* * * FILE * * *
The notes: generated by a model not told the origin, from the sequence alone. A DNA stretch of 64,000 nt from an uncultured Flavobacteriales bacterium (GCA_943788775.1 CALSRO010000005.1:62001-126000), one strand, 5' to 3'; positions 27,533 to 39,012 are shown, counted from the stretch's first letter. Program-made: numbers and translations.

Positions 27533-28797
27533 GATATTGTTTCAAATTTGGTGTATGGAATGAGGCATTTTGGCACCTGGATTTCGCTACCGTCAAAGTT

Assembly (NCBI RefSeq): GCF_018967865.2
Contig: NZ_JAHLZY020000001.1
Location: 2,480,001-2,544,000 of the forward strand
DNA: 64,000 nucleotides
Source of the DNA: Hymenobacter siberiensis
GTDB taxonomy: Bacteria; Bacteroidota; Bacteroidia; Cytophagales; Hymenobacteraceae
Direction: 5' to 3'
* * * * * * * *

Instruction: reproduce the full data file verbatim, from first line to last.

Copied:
The notes: generated by a model not told the origin, from the sequence alone. A DNA stretch of 64,000 nt from an uncultured Flavobacteriales bacterium (GCA_943788775.1 CALSRO010000005.1:62001-126000), one strand, 5' to 3'; positions 27,533 to 39,012 are shown, counted from the stretch's first letter. Program-made: numbers and translations.

Positions 27533-28797
27533 GATATTGTTTCAAATTTGGTGTATGGAATGAGGCATTTTGGCACCTGGATTTCGCTACCGTCAAAGTT

Assembly (NCBI RefSeq): GCF_018967865.2
Contig: NZ_JAHLZY020000001.1
Location: 2,480,001-2,544,000 of the forward strand
DNA: 64,000 nucleotides
Source of the DNA: Hymenobacter siberiensis
GTDB taxonomy: Bacteria; Bacteroidota; Bacteroidia; Cytophagales; Hymenobacteraceae
Direction: 5' to 3'